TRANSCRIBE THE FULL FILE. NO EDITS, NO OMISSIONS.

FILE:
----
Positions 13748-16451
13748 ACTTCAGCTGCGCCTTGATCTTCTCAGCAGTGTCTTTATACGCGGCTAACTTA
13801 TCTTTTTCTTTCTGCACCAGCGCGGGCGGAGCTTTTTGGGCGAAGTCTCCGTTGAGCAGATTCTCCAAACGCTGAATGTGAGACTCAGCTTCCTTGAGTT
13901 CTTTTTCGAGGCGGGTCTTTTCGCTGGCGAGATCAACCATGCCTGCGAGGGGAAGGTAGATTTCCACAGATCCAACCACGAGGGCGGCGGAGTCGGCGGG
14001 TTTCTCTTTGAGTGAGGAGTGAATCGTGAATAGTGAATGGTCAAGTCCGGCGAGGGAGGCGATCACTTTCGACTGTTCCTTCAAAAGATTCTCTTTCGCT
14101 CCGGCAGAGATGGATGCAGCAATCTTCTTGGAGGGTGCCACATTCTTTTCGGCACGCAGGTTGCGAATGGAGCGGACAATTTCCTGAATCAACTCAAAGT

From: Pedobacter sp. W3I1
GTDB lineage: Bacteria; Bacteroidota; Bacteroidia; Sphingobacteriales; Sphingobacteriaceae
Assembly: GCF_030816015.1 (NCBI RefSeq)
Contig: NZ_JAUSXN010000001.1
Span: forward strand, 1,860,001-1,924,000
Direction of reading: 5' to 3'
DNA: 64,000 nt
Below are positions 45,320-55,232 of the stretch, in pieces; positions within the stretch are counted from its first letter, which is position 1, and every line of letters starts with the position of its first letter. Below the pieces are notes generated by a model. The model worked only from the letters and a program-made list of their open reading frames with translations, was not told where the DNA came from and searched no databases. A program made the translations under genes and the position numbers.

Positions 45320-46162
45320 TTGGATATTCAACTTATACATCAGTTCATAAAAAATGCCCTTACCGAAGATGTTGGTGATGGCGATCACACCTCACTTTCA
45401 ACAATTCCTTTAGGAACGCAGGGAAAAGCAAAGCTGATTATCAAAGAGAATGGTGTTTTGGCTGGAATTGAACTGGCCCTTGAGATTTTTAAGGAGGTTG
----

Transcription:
Positions 13748-16451
13748 ACTTCAGCTGCGCCTTGATCTTCTCAGCAGTGTCTTTATACGCGGCTAACTTA
13801 TCTTTTTCTTTCTGCACCAGCGCGGGCGGAGCTTTTTGGGCGAAGTCTCCGTTGAGCAGATTCTCCAAACGCTGAATGTGAGACTCAGCTTCCTTGAGTT
13901 CTTTTTCGAGGCGGGTCTTTTCGCTGGCGAGATCAACCATGCCTGCGAGGGGAAGGTAGATTTCCACAGATCCAACCACGAGGGCGGCGGAGTCGGCGGG
14001 TTTCTCTTTGAGTGAGGAGTGAATCGTGAATAGTGAATGGTCAAGTCCGGCGAGGGAGGCGATCACTTTCGACTGTTCCTTCAAAAGATTCTCTTTCGCT
14101 CCGGCAGAGATGGATGCAGCAATCTTCTTGGAGGGTGCCACATTCTTTTCGGCACGCAGGTTGCGAATGGAGCGGACAATTTCCTGAATCAACTCAAAGT

From: Pedobacter sp. W3I1
GTDB lineage: Bacteria; Bacteroidota; Bacteroidia; Sphingobacteriales; Sphingobacteriaceae
Assembly: GCF_030816015.1 (NCBI RefSeq)
Contig: NZ_JAUSXN010000001.1
Span: forward strand, 1,860,001-1,924,000
Direction of reading: 5' to 3'
DNA: 64,000 nt
Below are positions 45,320-55,232 of the stretch, in pieces; positions within the stretch are counted from its first letter, which is position 1, and every line of letters starts with the position of its first letter. Below the pieces are notes generated by a model. The model worked only from the letters and a program-made list of their open reading frames with translations, was not told where the DNA came from and searched no databases. A program made the translations under genes and the position numbers.

Positions 45320-46162
45320 TTGGATATTCAACTTATACATCAGTTCATAAAAAATGCCCTTACCGAAGATGTTGGTGATGGCGATCACACCTCACTTTCA
45401 ACAATTCCTTTAGGAACGCAGGGAAAAGCAAAGCTGATTATCAAAGAGAATGGTGTTTTGGCTGGAATTGAACTGGCCCTTGAGATTTTTAAGGAGGTTG